Marvel, writer agree to settle Ghost Rider copyright suit

Mon Sep 9, 2013 11:18am EDT

By Bernard Vaughan
    NEW YORK, Sept 9 (Reuters) - Marvel Comics has agreed to
settle a lawsuit by a comic book writer who sued the publisher
over the copyright to the flaming-skulled character Ghost Rider.
    The agreement, disclosed in a letter filed Friday in U.S.
District Court in Manhattan, if finalized would resolve
five-years of litigation brought by former Marvel freelancer
Gary Friedrich, who claimed he created the motorcycle-riding
vigilante.
    Ghost Rider, who first appeared in comic books in 1972, has
since gone on to be the central character of two films since
2007 starring Nicolas Cage.
    The settlement follows a decision by the 2nd U.S. Circuit
Court of Appeals in New York to revive the lawsuit. A trial
judge had previously dismissed the lawsuit, finding the rights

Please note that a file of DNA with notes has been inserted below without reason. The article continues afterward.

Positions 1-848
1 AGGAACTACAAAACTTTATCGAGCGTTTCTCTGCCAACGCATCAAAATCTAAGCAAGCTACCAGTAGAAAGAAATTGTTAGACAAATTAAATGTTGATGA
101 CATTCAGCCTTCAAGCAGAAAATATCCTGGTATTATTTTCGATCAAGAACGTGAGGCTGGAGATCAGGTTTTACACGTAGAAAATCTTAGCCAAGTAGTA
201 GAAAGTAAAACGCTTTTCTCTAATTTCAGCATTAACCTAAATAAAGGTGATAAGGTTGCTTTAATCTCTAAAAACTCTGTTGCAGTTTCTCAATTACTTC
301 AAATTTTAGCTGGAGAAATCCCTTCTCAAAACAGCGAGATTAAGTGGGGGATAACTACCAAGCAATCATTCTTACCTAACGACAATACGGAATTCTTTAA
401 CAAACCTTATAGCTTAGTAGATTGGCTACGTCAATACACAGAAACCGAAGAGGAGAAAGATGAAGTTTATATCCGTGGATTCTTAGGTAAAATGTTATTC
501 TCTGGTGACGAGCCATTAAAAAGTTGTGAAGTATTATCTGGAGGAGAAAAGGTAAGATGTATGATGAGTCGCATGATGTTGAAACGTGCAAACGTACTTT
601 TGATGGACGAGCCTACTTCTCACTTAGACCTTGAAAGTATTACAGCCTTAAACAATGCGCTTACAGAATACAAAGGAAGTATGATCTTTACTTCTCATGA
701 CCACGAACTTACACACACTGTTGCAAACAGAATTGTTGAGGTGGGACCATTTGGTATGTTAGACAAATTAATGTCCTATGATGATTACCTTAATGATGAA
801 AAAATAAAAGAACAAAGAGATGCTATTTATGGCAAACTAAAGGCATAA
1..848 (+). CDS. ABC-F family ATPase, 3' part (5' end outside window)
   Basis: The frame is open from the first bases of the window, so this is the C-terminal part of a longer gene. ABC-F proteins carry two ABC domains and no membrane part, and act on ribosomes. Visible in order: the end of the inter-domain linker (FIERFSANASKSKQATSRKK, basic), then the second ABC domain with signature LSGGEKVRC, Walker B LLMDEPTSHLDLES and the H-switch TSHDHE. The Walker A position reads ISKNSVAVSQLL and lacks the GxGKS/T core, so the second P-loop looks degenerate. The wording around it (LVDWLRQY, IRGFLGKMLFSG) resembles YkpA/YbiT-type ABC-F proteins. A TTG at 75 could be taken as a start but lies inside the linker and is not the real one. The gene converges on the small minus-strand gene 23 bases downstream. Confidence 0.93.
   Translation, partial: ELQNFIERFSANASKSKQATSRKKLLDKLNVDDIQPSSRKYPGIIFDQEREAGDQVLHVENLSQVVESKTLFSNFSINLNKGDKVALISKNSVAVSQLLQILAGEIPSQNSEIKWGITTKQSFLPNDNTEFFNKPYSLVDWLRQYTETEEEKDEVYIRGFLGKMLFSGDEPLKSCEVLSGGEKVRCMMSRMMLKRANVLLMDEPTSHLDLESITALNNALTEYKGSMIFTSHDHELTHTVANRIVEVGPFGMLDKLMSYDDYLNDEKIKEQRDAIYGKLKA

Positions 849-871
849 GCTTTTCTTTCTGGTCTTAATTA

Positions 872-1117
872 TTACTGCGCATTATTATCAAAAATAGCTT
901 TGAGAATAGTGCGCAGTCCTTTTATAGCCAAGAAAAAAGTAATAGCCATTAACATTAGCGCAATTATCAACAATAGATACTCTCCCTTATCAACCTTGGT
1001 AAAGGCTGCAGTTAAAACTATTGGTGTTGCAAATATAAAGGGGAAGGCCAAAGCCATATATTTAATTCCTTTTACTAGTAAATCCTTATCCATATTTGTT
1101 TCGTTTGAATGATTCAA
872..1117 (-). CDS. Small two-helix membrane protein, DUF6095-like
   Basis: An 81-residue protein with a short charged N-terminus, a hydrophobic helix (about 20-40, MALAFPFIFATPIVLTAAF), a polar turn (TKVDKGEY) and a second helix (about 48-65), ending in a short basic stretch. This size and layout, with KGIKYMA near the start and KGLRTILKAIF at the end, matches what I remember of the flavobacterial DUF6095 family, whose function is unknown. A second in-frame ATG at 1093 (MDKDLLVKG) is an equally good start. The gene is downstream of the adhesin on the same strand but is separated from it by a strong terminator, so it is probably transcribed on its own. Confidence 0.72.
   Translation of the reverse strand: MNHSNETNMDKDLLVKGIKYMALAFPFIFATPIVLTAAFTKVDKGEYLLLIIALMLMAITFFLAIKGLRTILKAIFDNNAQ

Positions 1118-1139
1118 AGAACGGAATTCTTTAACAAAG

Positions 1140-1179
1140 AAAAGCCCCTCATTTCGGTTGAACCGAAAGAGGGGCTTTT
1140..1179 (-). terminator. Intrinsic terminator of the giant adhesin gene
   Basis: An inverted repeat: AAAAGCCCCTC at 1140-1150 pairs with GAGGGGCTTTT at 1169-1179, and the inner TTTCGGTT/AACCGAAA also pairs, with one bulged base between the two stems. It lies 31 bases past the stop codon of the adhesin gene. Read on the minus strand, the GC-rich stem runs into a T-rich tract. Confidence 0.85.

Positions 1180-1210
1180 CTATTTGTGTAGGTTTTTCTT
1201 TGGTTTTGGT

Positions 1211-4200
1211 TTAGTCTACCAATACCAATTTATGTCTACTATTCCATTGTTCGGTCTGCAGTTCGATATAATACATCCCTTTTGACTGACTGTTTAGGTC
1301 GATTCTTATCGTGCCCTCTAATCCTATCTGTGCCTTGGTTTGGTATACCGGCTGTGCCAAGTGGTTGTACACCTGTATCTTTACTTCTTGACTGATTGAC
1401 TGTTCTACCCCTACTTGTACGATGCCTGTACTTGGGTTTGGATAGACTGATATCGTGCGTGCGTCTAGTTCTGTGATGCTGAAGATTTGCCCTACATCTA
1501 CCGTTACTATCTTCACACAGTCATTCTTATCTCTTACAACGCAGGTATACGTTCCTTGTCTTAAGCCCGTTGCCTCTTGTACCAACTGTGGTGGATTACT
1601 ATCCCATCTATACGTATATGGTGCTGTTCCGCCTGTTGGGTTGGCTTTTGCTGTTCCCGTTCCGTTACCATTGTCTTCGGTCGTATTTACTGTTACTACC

to the character belonged to Marvel, owned by Walt Disney Co.
 
    In a letter to U.S. District Judge Katherine Forrest on
Friday, Friedrich's lawyer, Charles Kramer, said that his client
and Marvel "have amicably agreed to resolve all claims between,
among, and against all parties."
    Forrest suspended deadlines in the case while the parties
finalize the settlement. Trial was set to begin December 16. 
    Friedrich began considering legal action against the comic
book company in 2004 when he learned of an impending movie
adaptation.
    He sued Marvel for copyright infringement, claiming that he
owned the character and its use in films as well as toys, video
games and other merchandise. 
    Marvel argued that while Friedrich contributed ideas, the
comic was created through a collaborative process. 
    Kramer, Friedrich's lawyer, and a spokesman for Marvel did
not immediately respond to requests for comment on Monday.
    The case is Gary Friedrich Enterprises, LLC et al v. Marvel
Enterprises, Inc, et al, U.S. District Court, Southern District
of New York, 08-cv-01533.
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